Sultan Ahmed Al Jaber knows when most people think of Abu Dhabi, they think of fossil fuels — after all, the Middle Eastern city is home to some of the world’s largest oil and gas reserves. But as chief executive of Masdar, a government-backed renewable energy company, Jaber has been tasked with ensuring that his city uses its energy background to become a leader in the clean technology industry. He recently spoke with Globe reporter Erin Ailworth about how Masdar’s work has been received.
You are a chemical and petroleum engineer by background, and started your career in the oil and gas sector. How did you come to lead Masdar?
When the leadership decided to seriously explore expanding our energy profile from oil and gas and the petrochemical industry into renewable energy, I was mandated, because of my mixed background in the energy sector and my knowledge about the economics of the energy sector, to lead such an initiative.
What were your first impressions upon moving from oil and gas to renewable energy?
To be very frank with you, when we started working on getting a better understanding or a better definition of what the [clean technology] sector is all about or where the renewable energy stands, I started with a perception that renewable energy was way too immature. But it didn’t take me much [time] to realize that wait a second, no, renewable energy is not way too immature. The technology itself is mature enough. The problem is the fragmentation, the lack of coordination, the lack of communication, and the lack of regulatory frameworks or policy, or a platform that puts it all together to address the real challenges.
I realized, “Wait we do actually have a great opportunity here. We can turn this world’s challenge into an opportunity only if we are able to capitalize on our deep energy expertise and our financial resources, as well as [on] our reach and our network, and partnerships that we have created over the years.”
Talk about Masdar’s approach to renewable energy. The company invests in clean energy technologies, projects, and companies, but also created a research institute focused on developing renewable energy technologies. Why?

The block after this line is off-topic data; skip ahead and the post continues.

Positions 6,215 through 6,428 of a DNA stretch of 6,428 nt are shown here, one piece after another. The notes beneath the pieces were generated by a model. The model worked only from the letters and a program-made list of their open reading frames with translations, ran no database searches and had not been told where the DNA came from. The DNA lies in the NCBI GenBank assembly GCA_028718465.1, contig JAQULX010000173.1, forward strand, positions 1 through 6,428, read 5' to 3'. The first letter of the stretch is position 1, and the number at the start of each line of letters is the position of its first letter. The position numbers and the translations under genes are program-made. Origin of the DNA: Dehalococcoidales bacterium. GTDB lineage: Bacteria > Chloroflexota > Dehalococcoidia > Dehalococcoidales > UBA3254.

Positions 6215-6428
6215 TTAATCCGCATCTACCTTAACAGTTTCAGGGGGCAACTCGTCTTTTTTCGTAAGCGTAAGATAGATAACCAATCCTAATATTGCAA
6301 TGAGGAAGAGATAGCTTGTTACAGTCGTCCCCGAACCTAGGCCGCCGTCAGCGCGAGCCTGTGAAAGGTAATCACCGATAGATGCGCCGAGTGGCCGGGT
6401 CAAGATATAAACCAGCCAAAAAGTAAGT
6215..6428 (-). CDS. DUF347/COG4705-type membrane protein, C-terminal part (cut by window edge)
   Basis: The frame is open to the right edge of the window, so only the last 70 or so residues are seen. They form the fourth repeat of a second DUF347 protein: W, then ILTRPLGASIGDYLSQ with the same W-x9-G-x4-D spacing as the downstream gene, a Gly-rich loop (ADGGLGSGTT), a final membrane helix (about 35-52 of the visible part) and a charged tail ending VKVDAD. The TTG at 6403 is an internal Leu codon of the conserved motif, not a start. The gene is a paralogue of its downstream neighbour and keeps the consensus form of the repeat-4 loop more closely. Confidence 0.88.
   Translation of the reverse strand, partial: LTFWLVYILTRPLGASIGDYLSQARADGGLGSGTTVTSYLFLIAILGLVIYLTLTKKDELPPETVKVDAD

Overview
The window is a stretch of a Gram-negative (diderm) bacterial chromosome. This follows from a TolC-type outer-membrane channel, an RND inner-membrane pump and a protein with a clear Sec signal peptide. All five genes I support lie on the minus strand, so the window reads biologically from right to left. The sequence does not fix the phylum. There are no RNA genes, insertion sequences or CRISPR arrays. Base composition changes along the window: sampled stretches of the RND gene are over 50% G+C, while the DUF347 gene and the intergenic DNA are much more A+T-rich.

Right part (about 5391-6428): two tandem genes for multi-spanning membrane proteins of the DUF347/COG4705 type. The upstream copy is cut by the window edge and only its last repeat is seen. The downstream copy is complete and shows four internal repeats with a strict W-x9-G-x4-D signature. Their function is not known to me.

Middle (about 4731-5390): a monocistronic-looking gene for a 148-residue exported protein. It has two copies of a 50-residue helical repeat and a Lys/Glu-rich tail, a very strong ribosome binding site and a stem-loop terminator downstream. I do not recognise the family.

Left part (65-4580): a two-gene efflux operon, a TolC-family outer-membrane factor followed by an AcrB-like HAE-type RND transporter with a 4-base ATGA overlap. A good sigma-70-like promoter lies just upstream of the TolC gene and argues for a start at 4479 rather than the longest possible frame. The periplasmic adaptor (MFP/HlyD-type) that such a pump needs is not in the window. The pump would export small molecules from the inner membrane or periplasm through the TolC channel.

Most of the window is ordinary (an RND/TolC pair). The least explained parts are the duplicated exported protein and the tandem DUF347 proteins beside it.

[Again] one of the very main challenges in the whole sector is the fragmentation that’s taking place within the sector.
We address it through education, through research and development — and that is covered by the Masdar Institute of Science and Technology in partnership with MIT.
We [also] do it through the investment in technologies, through our [venture capital] funds or private equity funds, or our direct investments. And we invest also in the commercialization of these technologies and [in] deploying them in very large scale. A good example of that is our 100-megawatt [concentrating solar power] plant in Abu Dhabi, or our solar power plants in Spain, or our 1,000-megawatt offshore wind farm we have in the UK.
What about the effort to create a clean technology cluster through the company’s Masdar City project?
Now, Masdar City, it might sound like it’s a real estate play, but it’s not a real estate play. It is in fact a platform, a living laboratory that brings everyone together. [It] brings the different talents, the different technologies, the different financing mechanisms together in one place within the same boundaries to rub shoulders against each other, generate ideas, and help each other accelerate the development [of clean technologies].
How have Masdar’s efforts been received, especially by Abu Dhabi’s oil and gas industry?
To a lot of people, when they hear the name Abu Dhabi, they remember oil, gas. And that’s right — Abu Dhabi possesses the fifth largest oil reserve in the world and the seventh largest gas reserve in the world. Yet, we don’t see that renewable energy is a threat to our natural resources. In fact, we see it complement, and help extend the lifetime and the value, and increase the upside of our hydrocarbon resources.
A good example is the carbon capture and storage initiatives that we are undertaking in Abu Dhabi.
Yes, we are only studying and researching and piloting some of these technologies, but capturing carbon and using it for enhanced oil recovery is a natural fit for our industry. And the reason why we believe that the carbon capture and storage technology could provide a unique platform or unique solution for Abu Dhabi is simply because it will liberate and free up gas that is currently being [reinjected] in our oil reservoirs to maintain reservoir pressures and enhance oil recovery. So this will liberate gas, and at the same time allow us to make use of the CO2 emissions [in reservoirs].
Why the focus on renewable energy now?
We have always been a responsible energy player. In 1979 we were the first oil producing nation that instituted a zero gas flaring policy. So we have a long track record and a robust history when it comes to our environmental stewardship.
But guess what, we have added a new stream to our business: export [renewable energy] knowledge through Masdar, export green electrons, export technology.
We are capitalizing on our deep energy expertise from the oil and gas sector, and the substantial financial resources from the oil and gas sector, and reinvesting it in the clean power and the clean energy sector.